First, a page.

So, given the way government enforcers operate, it is imperative to keep informed of developments in your industry. The conferences/organizations I mentioned, and the resultant networking, are one way to do this. And if the bombshells are landing anywhere near your “space,” it is a good time to boost compliance defenses in that area. There are many tools that company counsel and compliance officers know of but don’t always have the resources to implement. It would be a good time to conduct a focused audit if a competitor is dealing with an antitrust compliance issue. Pricing audits may be too expensive and inconclusive, even when a red flag is raised, but other types of audits may make sense, for example:
a) Expense Accounts: A review of expense accounts of individuals operating in the at risk area may reveal meetings with competitors or unexplained travel that raises red flags.
b) Trade associations: Many price-fixing cartel schemes are launched, and/or carried out in connection with trade association meetings. Executives sometimes set up completely bogus trade associations just to create an opportunity to meet and collude with competitors. A complete check of every trade association to which key executives belong is a very good idea.
Pricing personnel: One thing that is helpful about an antitrust compliance investigation is that there is a smaller subset of executives who can usually get the company in trouble. These are executives with pricing authority. Interviews with these executives may help ferret out wrongdoing. Especially if the interview is done after the audit of expense reports and trade associations and there are pointed questions to be asked. An experienced investigator who can educate employees on the benefits of coming clean quickly can often identify problem activity in a hurry.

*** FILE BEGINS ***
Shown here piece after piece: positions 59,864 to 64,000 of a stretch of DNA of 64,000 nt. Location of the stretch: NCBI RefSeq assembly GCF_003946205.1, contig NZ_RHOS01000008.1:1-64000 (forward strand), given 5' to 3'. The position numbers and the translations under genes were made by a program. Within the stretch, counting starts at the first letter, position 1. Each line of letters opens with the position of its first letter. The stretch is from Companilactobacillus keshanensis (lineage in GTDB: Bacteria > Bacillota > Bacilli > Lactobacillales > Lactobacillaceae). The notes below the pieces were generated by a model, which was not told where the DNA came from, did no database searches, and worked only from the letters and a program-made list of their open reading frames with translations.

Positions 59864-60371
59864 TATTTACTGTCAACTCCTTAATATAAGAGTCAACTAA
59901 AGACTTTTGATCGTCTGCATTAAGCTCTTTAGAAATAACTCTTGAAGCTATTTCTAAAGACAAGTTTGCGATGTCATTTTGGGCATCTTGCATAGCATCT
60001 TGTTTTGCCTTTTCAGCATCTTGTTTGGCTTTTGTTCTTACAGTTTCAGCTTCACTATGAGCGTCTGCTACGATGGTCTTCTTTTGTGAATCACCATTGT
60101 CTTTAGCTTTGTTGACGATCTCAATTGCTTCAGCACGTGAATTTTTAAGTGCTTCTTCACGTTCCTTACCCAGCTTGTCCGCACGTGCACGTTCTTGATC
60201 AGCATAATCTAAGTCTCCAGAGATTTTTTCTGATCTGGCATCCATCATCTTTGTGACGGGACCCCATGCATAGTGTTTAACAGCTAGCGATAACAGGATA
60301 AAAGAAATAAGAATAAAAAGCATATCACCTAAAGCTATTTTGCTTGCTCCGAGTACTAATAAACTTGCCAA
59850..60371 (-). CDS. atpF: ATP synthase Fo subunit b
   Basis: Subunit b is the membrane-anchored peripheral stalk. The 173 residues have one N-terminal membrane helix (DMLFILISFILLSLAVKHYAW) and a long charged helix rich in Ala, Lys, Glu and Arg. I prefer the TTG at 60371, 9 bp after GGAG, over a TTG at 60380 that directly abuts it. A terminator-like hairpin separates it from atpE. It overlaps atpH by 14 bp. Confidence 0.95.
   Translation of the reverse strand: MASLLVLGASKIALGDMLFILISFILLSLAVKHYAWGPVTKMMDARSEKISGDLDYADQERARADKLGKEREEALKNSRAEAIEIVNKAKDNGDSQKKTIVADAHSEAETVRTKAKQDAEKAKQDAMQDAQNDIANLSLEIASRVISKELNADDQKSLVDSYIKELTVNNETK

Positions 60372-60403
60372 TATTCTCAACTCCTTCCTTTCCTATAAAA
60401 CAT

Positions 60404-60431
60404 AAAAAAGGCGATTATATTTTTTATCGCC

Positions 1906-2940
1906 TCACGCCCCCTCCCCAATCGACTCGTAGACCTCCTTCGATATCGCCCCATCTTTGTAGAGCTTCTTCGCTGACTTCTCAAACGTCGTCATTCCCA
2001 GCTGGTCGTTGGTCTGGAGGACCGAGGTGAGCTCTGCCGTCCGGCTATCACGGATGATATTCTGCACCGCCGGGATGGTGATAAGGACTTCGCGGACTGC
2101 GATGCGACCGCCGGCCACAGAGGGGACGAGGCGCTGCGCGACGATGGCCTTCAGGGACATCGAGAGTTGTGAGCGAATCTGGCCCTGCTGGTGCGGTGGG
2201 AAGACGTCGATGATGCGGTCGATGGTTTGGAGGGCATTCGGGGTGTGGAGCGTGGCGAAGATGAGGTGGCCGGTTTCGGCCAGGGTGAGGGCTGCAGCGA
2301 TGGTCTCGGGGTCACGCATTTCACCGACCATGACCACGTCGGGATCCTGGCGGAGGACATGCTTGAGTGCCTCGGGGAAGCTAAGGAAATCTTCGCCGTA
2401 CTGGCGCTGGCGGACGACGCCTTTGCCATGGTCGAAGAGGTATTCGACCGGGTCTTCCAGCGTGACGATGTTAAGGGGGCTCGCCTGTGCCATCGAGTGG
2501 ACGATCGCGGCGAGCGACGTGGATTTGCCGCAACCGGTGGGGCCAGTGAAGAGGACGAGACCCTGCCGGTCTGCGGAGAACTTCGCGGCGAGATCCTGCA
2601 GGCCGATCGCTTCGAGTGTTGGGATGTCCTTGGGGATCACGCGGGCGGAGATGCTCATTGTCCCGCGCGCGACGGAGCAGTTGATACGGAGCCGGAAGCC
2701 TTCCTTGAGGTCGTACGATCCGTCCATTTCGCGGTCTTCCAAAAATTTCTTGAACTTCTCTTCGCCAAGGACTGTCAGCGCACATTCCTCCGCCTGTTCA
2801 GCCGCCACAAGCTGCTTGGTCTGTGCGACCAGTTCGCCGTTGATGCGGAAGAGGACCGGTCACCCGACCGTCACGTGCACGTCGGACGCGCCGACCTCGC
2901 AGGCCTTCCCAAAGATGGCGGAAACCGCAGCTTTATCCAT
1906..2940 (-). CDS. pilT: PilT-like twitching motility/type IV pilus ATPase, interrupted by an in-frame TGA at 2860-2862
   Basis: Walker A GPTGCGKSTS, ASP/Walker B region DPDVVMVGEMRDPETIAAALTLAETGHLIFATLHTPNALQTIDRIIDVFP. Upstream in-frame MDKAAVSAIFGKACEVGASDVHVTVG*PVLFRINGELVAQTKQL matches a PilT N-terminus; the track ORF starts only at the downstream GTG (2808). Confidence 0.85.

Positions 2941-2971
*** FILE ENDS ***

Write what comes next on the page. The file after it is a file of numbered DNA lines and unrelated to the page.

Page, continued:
Support personnel: Who knows what is really going on with the boss? Administrative assistants and support personnel. They may know for example, that Mr. Smith from Competitor A always calls before a price increase.
Former employees: When I was with the Antitrust Division, we always tried to find former employees to interview. You should too. They no longer work for the company so they can “spill the beans” without implicating colleagues or worrying about retaliation. And, they may have a resentment about their former place of employment and make willing witnesses.
You probably already do some of these things some of the time, but what I’ve learned from company counsel and other compliance professionals is that risks have to be prioritized. Few if any companies have the resources to hit every compliance metric they would like. After all, while your company wants to be compliant, the objective still is to make a profit. But, if you see a competitor in difficulty, it may be time to hit the Bat Signal and focus on the area that has just leapt to the top of your risk assessment chart.
PS. It probably is not true that “Nobody likes to see a competitor get in trouble, but….” Thanks for reading!